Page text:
From PE Teaching to 1st Team Coaching - Andrew Glossop

'Because, every instruction took twice as long, as the translator would have to repeat in Chinese. I found that the best way to coach was to demonstrate everything and try to set up sessions where the players could play continuously...'



Name, age, where are you based?

Andrew Glossop, 25, Chesterfield, England.


Current and past Roles:

Current Roles: Assistant Manager at Barnsley Women Football Club

Past Roles: Qualitas Sport U14/15 Head coach

Tranmere Rovers International Football Coach – Hainan, China

Y7 Football Manager at All Saints’ Catholic Voluntary Academy


Qualifications

The FA Level 3 (UEFA B) in Coaching Football

The FA Youth Award

FA Level 2 in Coaching Football

FA Futsal Level 2

FA Futsal Level 1

FA Level 1 in Coaching Goalkeepers

FA Level 1 in Talent Identification

FA Level 1 Psychology Award


How did you get into coaching and what has your path been like?

Despite playing football the majority of my life, and completing my FA Level 2 in Coaching Football at the age of 16, I really started coaching when I was 22. I was working as a PE Teacher at a secondary school in Mansfield and coached the Year 7 team.


I found a real joy for coaching and found it both rewarding and fun. I soon joined Qualitas Sport as the U14/15 head coach, coaching on Wednesday evenings and Saturday mornings. Qualitas is for players wanting to increase their participation and experience playing in friendlies against Catergory 1, 2 & 3 academies. I think one of the main reasons I enjoyed it is because the children coming to training, wanted to be there as they had chosen to attend training as extra to try and improve.


From these experiences I decided that coaching football was something I wanted to pursue as a career. So, I looked around and came across a job advert with Tranmere Rovers in China. I spent 6 months coaching school teams in Hainan, a small island south of China and after a stint in a hugely different environment with some great experiences combined with some challenges, I returned to England to complete more coaching qualifications.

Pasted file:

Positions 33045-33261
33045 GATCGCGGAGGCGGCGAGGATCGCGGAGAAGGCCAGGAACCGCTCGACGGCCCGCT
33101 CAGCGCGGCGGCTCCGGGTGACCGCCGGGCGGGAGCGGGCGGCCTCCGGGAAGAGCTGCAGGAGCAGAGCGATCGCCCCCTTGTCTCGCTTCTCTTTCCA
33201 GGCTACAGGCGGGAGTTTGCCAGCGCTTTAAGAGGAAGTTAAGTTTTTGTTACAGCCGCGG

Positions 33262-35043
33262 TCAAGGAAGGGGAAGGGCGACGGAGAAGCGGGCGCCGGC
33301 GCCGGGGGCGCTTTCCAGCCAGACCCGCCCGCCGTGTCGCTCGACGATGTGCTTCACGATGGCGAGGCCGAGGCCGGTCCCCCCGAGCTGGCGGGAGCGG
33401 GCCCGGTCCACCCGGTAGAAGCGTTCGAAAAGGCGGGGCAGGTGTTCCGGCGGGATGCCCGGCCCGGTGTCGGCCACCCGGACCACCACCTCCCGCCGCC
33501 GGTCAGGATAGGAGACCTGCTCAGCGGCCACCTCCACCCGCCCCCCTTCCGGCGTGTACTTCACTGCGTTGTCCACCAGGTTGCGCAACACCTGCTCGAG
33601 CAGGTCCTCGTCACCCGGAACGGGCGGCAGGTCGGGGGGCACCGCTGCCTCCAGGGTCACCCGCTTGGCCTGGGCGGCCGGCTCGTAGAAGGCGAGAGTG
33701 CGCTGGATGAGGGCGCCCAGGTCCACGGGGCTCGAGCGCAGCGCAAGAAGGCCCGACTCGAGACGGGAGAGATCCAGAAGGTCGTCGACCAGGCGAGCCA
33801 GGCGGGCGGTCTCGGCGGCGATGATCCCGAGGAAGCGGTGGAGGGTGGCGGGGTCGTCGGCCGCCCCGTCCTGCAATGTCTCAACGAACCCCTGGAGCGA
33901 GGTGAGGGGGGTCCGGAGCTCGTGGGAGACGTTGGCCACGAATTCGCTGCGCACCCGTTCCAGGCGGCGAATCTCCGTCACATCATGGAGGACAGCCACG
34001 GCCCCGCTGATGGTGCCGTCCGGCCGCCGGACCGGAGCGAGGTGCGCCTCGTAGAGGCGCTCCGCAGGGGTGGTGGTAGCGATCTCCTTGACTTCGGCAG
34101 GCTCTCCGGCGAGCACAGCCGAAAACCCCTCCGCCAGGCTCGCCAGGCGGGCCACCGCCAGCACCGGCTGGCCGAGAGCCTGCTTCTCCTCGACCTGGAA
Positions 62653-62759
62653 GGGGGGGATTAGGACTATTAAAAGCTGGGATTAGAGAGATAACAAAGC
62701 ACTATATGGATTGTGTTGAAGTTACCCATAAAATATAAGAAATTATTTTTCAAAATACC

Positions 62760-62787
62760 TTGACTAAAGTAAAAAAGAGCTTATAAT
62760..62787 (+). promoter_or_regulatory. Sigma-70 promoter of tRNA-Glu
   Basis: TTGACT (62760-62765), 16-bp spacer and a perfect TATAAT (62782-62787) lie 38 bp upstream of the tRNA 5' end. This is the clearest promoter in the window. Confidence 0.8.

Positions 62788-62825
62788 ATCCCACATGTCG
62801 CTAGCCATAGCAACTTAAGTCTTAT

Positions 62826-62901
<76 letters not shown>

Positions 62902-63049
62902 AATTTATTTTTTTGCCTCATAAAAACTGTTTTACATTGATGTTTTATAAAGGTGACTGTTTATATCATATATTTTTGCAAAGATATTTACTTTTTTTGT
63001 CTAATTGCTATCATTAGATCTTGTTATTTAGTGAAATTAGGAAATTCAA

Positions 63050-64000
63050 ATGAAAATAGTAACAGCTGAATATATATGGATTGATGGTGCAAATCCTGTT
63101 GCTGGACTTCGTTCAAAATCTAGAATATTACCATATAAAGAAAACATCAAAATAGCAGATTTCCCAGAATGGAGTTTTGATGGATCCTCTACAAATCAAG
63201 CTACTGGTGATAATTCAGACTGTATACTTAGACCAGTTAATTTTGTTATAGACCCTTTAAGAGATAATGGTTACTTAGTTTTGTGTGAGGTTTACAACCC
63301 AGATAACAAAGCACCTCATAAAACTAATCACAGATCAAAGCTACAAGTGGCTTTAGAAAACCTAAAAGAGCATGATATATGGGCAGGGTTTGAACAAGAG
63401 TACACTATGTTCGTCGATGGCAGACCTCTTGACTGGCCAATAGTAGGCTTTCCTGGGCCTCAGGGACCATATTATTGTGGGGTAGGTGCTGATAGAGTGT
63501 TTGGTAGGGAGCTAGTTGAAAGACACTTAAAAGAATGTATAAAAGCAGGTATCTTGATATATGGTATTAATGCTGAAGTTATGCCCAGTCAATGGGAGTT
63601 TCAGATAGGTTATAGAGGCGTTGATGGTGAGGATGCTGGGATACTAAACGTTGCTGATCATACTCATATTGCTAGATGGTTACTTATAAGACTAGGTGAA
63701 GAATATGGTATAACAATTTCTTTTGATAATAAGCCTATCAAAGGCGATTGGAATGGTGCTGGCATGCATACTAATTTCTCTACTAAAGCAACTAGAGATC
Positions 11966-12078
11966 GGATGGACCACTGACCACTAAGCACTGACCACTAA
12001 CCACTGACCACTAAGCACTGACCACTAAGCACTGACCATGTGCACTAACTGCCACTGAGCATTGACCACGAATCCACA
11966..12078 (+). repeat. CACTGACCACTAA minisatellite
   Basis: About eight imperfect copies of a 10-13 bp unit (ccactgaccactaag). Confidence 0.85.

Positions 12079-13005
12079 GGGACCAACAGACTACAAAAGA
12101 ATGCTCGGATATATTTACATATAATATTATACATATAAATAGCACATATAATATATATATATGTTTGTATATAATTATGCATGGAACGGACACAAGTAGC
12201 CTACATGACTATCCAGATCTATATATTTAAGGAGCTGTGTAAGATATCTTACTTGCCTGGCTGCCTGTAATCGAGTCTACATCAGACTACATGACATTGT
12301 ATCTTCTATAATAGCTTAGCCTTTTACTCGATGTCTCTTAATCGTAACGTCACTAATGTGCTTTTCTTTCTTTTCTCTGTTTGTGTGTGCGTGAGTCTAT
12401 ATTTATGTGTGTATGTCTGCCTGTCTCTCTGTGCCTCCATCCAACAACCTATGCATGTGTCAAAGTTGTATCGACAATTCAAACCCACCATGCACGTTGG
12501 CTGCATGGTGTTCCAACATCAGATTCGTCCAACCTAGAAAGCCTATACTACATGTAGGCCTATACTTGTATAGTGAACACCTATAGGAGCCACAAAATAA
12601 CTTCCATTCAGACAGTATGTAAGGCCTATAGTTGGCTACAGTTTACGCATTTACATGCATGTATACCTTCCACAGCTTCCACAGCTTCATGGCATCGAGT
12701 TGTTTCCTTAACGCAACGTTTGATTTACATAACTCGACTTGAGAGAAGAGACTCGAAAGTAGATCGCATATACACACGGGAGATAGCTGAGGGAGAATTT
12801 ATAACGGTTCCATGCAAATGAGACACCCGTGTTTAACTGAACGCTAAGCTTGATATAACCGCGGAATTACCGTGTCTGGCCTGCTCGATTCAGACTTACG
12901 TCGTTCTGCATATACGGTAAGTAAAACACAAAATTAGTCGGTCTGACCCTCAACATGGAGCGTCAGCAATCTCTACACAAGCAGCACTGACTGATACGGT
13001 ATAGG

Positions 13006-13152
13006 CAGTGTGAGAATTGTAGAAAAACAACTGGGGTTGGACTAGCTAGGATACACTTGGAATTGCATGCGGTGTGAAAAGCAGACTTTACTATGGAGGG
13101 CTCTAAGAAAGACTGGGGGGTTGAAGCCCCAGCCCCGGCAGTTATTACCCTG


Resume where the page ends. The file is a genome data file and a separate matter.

It was then that I found Barnsley Women FC, who compete in the FA Womens National League, and after a successful interview process, I was appointed the assistant manager of the women’s 1st team.


Any Major achievements?

I’d say my biggest achievement to date is winning the Sheffield County Cup with Barnsley Women FC in our first season in charge. We had a successful first campaign overall, finishing 4th in the league and went on to beat higher division teams in Sheffield FC and Huddersfield to claim the cup win. The final against Huddersfield was hosted at Rotherham’s New York Stadium which was an experience in itself.


The whole day was an emotional rollercoaster from start to finish, 2-0 up to then being level 2-2. Then the joy of what we thought was a last-minute winner making it 3-2, to the despair of conceding a penalty late on making it 3-3. Penalities followed Extra-time, where we managed to convert 4 penalties, and save 2 meaning we lifted the cup.


The cup itself may not seem the ‘biggest’ achievement on paper, but it was what it represented which makes it my biggest achievement. The girls deserved the win for the effort and engagement levels throughout the season and I felt the club has a whole deserved it. It was the best way to finish our first season, a sign of progression by everyone.




As a qualified P.E Teacher, what transferable skills have been best used in your coaching and in your opinion, why have some teachers gone on to do well in coaching?

As a teacher you have to differentiate within your lessons to accommodate different learning needs and styles. I think this the most transferable skill and the reason why teachers have gone on to do well in coaching. However, even though it is transferable, it will need to be adapted by coaches as they need to recognise different approaches within the coaching system, sometimes within the same session. For example, some players need a kick up the backside, whereas others need an arm around them.


Other teaching skills that are transferable are assessment and progression. In education, you are continually assessing the current ability, with a view to putting a plan in place to ensure they progress. This is exactly the same in football, you assess players strengths and weaknesses and potential, and make appropriate plans to effect progression.


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